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The Emerging Queendom: New Fairytales to Unleash Women's Power

Stitching together a new narrative to empower women.

Two page spread from The Little Mermaid of mermaid in sea

When I was a kid, one of my favorite books was a 1968 edition of The Little Mermaid, by Hans Christian Andersen, published by Golden Books. It had a psychedelic lenticular cover (those crazy plastic pictures that shift when you move them) and spooky dolls illustrating the inner pages. Long before Disney colonized the story, this book mesmerized me.

Make no mistake. It’s a brutal story. She is a mermaid for Christ’s sake – my dream job – and she gives up not only her fish tail but her actual voice to be with a guy who dumps her in the end.

Heartbreaking. Relatable though. Like a lot of women, I shape shifted through my younger years, seeking the form most attractive to a given man at a given moment. Now, I wonder what I might have done if I’d had a different narrative about women's power in my head. Because myths and fairytales are more than mere entertainment. Fairytales are “a magic mirror,” to borrow Bruno Bettelheim’s phrase, that can show us our deepest selves and highest possibilities.

But what happens when the mirror stops working?


Cross stitch pattern from the book The Emerging Queendom

War, the ascent of authoritarian leaders, mass extinctions and extreme weather – these are just a few of the juicy challenges it's our privilege to face.

When I look at this landscape, I see old stories petering out, their last gasp also their most poisonous. The myth of human dominion over the earth for example – we’re clearly in the end game of that one. The rugged individual fighting to protect his own against all odds. The warrior avenging the death of his comrade with more death. These stories are so deeply embedded in our collective psyche that they seem like truth.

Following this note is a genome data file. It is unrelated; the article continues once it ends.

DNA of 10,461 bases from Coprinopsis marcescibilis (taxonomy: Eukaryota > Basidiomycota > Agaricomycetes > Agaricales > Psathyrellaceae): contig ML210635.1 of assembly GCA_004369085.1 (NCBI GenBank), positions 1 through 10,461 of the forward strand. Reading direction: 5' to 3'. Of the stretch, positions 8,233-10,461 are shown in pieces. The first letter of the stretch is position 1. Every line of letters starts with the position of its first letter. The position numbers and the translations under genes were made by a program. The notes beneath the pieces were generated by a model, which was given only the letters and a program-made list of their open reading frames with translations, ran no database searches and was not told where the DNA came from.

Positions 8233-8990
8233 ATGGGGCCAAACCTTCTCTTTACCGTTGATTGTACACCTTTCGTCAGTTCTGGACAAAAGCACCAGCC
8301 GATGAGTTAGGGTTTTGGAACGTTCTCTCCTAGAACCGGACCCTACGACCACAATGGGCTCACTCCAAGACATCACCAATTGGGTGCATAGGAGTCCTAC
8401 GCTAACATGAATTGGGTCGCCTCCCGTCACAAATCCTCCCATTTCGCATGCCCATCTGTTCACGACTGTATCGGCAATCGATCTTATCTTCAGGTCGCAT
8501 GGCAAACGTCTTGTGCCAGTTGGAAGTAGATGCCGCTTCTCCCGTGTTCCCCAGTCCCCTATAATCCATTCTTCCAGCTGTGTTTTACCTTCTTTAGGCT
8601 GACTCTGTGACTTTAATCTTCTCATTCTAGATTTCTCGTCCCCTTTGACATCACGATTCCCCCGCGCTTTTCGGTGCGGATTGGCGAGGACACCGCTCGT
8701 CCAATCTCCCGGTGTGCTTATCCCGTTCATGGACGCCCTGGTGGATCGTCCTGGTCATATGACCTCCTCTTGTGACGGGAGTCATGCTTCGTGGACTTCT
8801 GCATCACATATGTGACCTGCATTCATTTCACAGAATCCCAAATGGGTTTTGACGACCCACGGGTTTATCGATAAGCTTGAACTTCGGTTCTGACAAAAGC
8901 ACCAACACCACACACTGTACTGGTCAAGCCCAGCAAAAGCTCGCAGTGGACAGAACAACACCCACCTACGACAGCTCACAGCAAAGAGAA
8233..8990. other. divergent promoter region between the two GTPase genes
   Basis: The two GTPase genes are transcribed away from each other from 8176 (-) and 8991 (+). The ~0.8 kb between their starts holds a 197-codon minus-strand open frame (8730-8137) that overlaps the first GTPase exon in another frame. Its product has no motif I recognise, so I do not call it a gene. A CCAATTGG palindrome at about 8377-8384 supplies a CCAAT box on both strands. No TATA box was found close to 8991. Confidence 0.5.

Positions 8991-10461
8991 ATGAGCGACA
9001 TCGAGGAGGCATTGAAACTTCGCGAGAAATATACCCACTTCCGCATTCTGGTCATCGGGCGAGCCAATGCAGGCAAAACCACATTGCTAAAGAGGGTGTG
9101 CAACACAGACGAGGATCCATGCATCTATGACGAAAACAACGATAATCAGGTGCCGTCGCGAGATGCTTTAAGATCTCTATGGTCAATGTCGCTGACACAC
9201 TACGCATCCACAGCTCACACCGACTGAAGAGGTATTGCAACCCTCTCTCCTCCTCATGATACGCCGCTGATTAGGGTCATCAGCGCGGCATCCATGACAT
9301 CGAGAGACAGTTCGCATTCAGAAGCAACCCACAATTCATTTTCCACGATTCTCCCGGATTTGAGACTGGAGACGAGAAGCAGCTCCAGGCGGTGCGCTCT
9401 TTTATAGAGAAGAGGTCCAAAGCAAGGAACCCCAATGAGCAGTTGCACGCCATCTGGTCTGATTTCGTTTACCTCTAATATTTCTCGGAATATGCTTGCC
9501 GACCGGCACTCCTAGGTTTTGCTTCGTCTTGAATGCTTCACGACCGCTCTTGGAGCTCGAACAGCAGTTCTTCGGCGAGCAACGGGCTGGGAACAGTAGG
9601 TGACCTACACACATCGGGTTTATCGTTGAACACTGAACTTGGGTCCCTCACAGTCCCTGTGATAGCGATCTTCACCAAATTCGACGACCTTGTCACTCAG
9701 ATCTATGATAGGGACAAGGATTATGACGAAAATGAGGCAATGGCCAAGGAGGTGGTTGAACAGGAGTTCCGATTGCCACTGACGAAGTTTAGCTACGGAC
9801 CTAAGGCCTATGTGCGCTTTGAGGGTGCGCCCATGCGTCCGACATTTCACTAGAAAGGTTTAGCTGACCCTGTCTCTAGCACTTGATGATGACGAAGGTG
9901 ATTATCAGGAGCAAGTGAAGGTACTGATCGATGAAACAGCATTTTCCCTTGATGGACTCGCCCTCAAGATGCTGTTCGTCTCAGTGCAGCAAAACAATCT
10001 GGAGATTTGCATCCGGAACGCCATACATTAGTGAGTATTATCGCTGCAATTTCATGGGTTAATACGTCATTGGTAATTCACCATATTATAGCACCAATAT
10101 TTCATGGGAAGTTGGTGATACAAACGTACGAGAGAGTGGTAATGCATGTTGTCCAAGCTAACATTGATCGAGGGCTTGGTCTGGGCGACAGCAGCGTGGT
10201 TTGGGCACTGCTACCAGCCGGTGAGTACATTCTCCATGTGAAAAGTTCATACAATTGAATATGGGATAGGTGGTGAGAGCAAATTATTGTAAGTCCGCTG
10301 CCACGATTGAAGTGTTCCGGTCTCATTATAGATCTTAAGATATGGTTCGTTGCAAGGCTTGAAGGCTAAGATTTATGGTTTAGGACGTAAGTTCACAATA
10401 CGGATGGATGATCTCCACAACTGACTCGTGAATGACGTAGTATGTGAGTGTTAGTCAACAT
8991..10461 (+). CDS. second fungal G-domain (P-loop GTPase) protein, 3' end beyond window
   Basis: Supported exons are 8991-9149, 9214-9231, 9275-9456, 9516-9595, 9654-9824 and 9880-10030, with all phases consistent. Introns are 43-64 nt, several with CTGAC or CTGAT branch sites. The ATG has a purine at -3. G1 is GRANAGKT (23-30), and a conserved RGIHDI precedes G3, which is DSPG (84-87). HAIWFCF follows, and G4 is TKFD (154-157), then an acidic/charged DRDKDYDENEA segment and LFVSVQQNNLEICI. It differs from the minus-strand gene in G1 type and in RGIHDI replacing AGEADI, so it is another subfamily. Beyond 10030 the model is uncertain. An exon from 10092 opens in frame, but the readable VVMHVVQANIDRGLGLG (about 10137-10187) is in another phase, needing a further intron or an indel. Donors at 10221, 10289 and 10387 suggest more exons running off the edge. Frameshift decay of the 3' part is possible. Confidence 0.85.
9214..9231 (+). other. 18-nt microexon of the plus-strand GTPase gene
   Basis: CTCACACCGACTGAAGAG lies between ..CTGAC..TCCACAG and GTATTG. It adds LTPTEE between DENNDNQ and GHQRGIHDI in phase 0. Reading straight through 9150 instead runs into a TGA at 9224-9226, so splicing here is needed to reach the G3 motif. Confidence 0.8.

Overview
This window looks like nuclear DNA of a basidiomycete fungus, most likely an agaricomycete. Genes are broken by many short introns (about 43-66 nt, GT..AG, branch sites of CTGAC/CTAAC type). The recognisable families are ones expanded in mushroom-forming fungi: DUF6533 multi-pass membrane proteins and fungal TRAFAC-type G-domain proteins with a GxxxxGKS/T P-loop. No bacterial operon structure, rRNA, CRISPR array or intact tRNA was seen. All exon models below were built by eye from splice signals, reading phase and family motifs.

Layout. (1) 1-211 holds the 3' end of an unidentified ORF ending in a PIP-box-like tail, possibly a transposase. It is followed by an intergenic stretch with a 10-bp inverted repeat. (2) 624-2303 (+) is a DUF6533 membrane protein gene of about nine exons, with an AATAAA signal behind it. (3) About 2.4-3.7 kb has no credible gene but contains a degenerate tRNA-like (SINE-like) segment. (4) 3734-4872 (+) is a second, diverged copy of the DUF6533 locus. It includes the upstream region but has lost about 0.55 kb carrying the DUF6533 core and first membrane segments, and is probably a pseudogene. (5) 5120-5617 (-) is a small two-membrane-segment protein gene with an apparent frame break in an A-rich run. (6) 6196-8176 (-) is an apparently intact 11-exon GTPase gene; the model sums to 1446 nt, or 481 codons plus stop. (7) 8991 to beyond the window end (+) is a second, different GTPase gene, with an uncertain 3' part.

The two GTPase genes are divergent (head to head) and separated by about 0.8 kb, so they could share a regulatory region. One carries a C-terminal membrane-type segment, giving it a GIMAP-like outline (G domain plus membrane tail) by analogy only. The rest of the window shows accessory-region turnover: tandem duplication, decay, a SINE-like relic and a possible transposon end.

We forget that we made them up. And that we can make up new ones, better suited to the times.

  Into this maelstrom drops a new book.

The Emerging Queendom is an intriguing collaboration between Japan-based writer Paige Baldwin Ando and Estonian cross stitch artist Maria Imasheva. Together they are forging a new narrative that centers on women.  

In 13 interwoven original fairytales, the book explores – through words, illustrations, and cross stitch designs – the nature of feminine power. What is it? Where does it come from? And where does it go when it gets suppressed?  

  “It's not, you know, revised Cinderella,” says Paige during a delightfully deep conversation we had over Zoom.

Instead, it's a rich, nuanced world populated with archetypal women at different ages and stages in their development – the queens of this queendom.

Each story has an accompanying cross stitch pattern that Maria designed, so you can sew as you read. “Sometimes,” Maria says, “when you do something with your hands, you are able to remember what you were thinking about more clearly than when you were just reading or listening to it.

  Maria taps into the divine feminine to create her cross stitch patterns. “I work with mythological themes, with folktales, fairytales. And I'm very much interested in goddesses and all the divine feminine aspect of mythology. I try to make my designs so that they will feel traditional to any kind of any part of the world, actually.”

  She wanted to do a book of her designs, but when she imagined it initially, it felt flat. Then she realized what it was missing: Narrative. For that, she turned to her friend Paige. In addition to being “a writer from birth,” Paige is also a creativity coach, hosts a podcast, and practices intuitive image making. She's also a Certain Age author, with a piece on jumpstarting creativity.